The North Fork Feather River will be rushing for whitewater enthusiasts July 25-26, but others should use caution. File photo by Mari Erin Roth

Plan ahead for high water recreation flows on the Feather River

Pacific Gas and Electric Company (PG&E) urges the public to take extra safety precautions as water flows will be higher through the weekend of July 25-26 for whitewater recreation on a portion of the North Fork Feather River.

During the higher flows, this part of the river contains Class III, IV and V rapids, which are only appropriate for skilled paddlers, and not appropriate for tubing.

The Rock Creek Reach is the 8.3-mile portion of the North Fork of the Feather River in the Plumas National Forest between PG&E’s Rock Creek dam and the Rock Creek powerhouse near Storrie.

By 9 a.m. on Saturday, July 25, flows will be increased to 800 cubic feet per second (cfs) and later that afternoon reduced to 700 cfs. On Sunday, July 26 at 2 p.m., flows will gradually decrease to the season normal of approximately 150 cfs.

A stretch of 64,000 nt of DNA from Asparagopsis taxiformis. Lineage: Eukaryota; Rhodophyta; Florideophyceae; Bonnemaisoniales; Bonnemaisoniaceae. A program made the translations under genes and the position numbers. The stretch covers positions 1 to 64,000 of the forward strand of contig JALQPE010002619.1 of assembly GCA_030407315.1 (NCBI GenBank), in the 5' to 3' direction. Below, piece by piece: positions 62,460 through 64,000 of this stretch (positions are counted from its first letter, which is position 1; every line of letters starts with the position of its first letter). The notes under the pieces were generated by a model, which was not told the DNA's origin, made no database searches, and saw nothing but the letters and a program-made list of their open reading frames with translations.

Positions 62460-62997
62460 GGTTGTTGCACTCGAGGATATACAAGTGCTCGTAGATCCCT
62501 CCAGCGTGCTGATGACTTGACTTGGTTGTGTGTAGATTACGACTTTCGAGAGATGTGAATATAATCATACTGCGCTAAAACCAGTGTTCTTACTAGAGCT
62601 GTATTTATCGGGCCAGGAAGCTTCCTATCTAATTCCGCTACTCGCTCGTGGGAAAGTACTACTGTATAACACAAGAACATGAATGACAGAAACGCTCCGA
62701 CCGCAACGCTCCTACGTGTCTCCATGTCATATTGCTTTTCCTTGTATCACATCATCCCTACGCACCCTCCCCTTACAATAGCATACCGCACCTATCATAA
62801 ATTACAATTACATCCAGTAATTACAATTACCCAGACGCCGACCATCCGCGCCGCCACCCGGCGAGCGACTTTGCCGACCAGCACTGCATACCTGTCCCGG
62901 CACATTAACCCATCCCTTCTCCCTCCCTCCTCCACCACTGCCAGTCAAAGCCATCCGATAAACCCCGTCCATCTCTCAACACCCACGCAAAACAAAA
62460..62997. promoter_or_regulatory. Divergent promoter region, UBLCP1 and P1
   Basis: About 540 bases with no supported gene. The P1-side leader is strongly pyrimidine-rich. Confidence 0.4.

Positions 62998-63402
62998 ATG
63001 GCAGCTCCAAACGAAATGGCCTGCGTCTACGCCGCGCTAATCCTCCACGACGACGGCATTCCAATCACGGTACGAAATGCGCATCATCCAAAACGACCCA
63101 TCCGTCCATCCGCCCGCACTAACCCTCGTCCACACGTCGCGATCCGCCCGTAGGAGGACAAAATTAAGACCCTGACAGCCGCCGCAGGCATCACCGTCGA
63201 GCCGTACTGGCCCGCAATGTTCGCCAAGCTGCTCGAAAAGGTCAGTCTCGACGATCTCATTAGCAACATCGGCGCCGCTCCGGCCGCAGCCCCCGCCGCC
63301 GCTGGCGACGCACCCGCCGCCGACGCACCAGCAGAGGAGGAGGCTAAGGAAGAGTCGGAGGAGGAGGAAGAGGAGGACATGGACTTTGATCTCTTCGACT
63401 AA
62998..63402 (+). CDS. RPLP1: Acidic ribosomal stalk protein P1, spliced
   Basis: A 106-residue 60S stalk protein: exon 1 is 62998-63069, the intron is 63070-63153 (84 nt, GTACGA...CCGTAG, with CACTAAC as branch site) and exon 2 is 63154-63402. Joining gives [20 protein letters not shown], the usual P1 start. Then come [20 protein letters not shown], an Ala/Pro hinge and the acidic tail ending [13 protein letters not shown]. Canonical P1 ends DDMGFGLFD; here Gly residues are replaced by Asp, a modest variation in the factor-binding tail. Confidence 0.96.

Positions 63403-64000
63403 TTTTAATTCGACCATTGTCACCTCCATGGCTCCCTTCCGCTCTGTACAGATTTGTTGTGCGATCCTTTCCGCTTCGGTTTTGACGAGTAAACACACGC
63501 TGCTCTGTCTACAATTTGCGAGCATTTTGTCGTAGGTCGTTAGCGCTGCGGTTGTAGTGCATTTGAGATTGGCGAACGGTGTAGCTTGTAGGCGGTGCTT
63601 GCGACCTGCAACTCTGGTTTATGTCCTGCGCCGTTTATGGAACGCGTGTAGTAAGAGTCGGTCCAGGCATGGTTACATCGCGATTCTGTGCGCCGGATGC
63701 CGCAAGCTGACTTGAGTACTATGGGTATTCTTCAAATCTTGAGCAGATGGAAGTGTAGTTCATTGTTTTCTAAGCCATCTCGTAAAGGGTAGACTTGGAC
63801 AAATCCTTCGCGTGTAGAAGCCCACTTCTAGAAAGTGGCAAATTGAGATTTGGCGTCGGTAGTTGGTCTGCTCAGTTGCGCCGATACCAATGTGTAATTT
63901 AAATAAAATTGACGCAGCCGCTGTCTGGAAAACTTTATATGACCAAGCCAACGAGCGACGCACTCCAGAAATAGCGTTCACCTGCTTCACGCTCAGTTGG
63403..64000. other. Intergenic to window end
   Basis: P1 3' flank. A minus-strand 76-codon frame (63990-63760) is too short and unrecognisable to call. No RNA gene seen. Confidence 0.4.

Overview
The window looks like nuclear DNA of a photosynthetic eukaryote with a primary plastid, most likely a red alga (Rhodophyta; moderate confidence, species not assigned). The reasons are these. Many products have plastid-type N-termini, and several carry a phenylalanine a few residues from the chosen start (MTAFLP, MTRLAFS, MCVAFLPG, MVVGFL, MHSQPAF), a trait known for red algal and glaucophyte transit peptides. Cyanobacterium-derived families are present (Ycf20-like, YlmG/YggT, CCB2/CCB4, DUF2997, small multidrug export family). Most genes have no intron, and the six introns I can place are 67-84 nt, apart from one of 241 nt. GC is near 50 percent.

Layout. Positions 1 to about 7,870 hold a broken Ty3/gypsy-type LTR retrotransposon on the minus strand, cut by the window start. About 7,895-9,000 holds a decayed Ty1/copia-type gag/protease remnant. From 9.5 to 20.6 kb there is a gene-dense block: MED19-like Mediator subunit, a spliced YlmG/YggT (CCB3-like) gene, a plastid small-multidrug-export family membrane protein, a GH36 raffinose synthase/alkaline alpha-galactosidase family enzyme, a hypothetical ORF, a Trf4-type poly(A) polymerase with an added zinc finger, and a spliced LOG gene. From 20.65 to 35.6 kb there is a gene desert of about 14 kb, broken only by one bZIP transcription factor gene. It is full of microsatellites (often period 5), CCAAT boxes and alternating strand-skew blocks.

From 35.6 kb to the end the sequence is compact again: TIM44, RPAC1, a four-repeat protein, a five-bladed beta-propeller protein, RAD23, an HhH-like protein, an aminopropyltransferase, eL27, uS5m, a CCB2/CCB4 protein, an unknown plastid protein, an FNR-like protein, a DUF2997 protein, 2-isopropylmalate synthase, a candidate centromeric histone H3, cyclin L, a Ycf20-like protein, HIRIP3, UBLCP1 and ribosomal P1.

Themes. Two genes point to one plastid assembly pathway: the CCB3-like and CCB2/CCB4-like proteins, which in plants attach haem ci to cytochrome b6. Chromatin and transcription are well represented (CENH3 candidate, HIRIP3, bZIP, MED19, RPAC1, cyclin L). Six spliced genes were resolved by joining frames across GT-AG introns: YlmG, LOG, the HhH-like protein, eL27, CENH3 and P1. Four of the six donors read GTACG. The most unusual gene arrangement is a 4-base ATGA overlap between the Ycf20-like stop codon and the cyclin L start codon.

The recreational flows are conducted in cooperation with the American Whitewater organization and the Rock Creek–Cresta Ecological Resource Committee and are usually held four weekends a year in June, July, August and September. No recreational flows were held last month due to dry-year conditions.

PG&E advises recreationalists to practice physical distancing and avoid congregating with others outside their immediate household.

PG&E offers the following water safety tips:

Stay out of cold water. Sudden immersion in cold water can stimulate the “gasp reflex,” causing an involuntary inhalation of air or water. It can even trigger cardiac arrest, temporary paralysis, hypothermia and drowning. When faced with swift water, even the strongest swimmers may be easily overwhelmed.

Many unseen obstacles can be lurking below the water’s surface. Swift water can make these obstacles even more treacherous. Guided trips for inexperienced paddlers are strongly recommended.

Recreating in PG&E canals and flumes is strictly prohibited. Stay out of canals and flumes, which are very dangerous due to slippery sides, sub-surface obstacles, fast moving water, and transitions to full tunnels and pipes. For more water safety tips visit: www.pge.com/hydrosafety

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